Milan takes civil unrest seriously. Five police cars materialized to subdue Burke, who had descended through the Three Stages Of Crapulence from pissy to pissed to pissing. As Mudge later recounted in a private email, there was “no resistance of arrest, just a broken man in a bad way who didn't have an actual automobile to get a potato at the strictly enforced drive-thru-only and couldn't take another ‘no’ on a tour riddled with negation.” An MPD cruiser tailed M.R.P.'s unemployed rhythm section on the four mile walk to the city jail. $65 of the band's remaining $180 paid for bail, and the desk officer kindly returned the remaining half of the six pack. Burke remained defiant. “The least they could have done was refrigerate it.”

The next morning we caught a taxi back into Norwalk. The van still wasn't ready. At the library, Mudge asked if the town needed any more drummers. "We have our fill," the librarian responded coldly, perhaps making a pun at our expense. I searched the web for signs of hope. The day before, a Concorde had crashed in flames just outside Paris, killing 113 people and providing our downtime with appropriate visuals. Only after an hour of aimless browsing did I realize that Neil had loaded the adjacent public computer with explicit porn. Norwalk would feel his wrath.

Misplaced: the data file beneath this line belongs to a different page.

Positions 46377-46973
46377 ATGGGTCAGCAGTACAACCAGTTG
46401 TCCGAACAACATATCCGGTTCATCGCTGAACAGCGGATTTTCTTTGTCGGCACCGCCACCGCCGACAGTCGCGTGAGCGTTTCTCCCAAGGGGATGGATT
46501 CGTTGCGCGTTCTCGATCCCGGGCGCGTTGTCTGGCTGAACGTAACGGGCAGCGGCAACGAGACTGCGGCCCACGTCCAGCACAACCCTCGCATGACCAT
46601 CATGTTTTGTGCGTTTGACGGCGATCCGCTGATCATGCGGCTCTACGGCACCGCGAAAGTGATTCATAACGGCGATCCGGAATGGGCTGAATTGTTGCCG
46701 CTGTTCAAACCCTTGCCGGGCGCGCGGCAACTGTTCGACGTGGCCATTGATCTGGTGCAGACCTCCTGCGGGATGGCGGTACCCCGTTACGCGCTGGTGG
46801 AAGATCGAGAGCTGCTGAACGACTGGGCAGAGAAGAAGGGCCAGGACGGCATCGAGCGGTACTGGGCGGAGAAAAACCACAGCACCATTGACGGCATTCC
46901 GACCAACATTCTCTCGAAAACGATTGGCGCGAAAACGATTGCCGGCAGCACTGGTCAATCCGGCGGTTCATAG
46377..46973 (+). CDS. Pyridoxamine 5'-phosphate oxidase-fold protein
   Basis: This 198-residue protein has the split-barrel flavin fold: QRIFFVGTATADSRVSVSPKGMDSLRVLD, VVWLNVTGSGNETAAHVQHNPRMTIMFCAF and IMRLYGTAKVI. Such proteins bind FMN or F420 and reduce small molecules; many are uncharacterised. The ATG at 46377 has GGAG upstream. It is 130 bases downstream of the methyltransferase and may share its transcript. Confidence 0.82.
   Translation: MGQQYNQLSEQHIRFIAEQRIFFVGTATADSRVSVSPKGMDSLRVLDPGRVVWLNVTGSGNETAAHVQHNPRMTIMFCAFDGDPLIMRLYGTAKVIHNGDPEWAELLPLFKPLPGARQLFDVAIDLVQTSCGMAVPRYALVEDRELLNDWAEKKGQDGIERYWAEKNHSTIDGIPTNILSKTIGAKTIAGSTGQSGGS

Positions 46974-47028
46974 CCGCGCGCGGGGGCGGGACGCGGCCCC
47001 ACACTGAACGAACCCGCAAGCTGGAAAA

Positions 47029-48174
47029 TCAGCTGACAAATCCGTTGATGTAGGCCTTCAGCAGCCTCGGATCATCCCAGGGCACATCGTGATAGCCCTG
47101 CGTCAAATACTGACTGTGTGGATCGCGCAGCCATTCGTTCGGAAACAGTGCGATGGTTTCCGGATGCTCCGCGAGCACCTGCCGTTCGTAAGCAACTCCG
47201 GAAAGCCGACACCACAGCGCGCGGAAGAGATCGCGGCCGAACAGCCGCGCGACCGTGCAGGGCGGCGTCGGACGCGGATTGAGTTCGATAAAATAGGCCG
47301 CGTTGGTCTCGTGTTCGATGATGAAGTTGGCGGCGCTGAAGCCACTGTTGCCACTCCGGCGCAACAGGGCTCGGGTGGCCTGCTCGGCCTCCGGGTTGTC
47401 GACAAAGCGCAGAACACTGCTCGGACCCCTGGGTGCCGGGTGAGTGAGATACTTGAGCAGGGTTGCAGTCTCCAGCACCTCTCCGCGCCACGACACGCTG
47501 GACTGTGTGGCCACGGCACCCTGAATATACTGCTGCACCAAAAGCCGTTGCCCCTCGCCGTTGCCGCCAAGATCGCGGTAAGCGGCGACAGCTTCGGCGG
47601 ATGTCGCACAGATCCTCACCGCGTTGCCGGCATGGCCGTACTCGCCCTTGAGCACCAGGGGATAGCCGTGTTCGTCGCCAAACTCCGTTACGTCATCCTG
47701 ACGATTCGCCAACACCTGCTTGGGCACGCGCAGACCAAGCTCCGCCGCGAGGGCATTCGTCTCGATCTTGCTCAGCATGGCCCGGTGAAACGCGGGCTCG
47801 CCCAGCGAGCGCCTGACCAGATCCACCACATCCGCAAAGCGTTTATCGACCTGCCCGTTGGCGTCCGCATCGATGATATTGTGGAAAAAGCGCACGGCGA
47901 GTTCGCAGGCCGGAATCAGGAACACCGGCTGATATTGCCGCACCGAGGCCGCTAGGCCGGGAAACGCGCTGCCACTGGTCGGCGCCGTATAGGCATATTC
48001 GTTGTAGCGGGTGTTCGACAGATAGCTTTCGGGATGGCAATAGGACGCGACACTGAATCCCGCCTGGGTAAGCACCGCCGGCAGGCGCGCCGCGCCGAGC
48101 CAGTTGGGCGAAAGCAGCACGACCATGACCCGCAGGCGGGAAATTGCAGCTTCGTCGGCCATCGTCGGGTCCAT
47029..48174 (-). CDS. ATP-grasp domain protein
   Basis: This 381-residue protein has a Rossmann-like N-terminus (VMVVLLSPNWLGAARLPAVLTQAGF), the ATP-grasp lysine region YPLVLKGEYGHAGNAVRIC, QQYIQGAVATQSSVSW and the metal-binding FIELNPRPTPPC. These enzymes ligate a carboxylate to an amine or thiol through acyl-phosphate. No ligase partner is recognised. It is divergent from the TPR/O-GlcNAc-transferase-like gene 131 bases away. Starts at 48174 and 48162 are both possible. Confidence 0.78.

I hobbled to The Invention, Norwalk’s Thomas Edison themed diner. To kill time, I asked about Lorain, Cleveland suburb and my and Angie’s birthplace. “They’ve got a lot of Ukrainians,” one waitress offered. “A good place to go if you want to get shot,” said another, having none of our big town ways. All we could do was wait, and ignore an obvious mathematical truth: the band might not have enough cash for another motel. “If the movie theatre weren't deadbolted and for sale,” Mudge confided in another email, “the marquee says I could go see ‘The Patriot.’”

Mild misfortune requires a punch line. The afternoon's triumph of a working van was neatly mirrored by the evening's failure, when Angie conked out in Philadelphia, four blocks from the club. The next morning, Greyhound delivered me to Albany, New York. The city I had left as an idealistic teenager greeted a bitter 30-year old man - broke, sleepless and unwashed, on mismatched crutches, badly disguised by a ripped cowboy shirt and old-timey mustache.

The van was eventually revived and broke down again in front of the Smiles II Go Go Bar in Ledgewood, New Jersey. Over beers, Michaels met a helpful stranger who suggested he check the spark plugs. Sure enough, one was loose. John screwed it back in and "nothing ever happened again".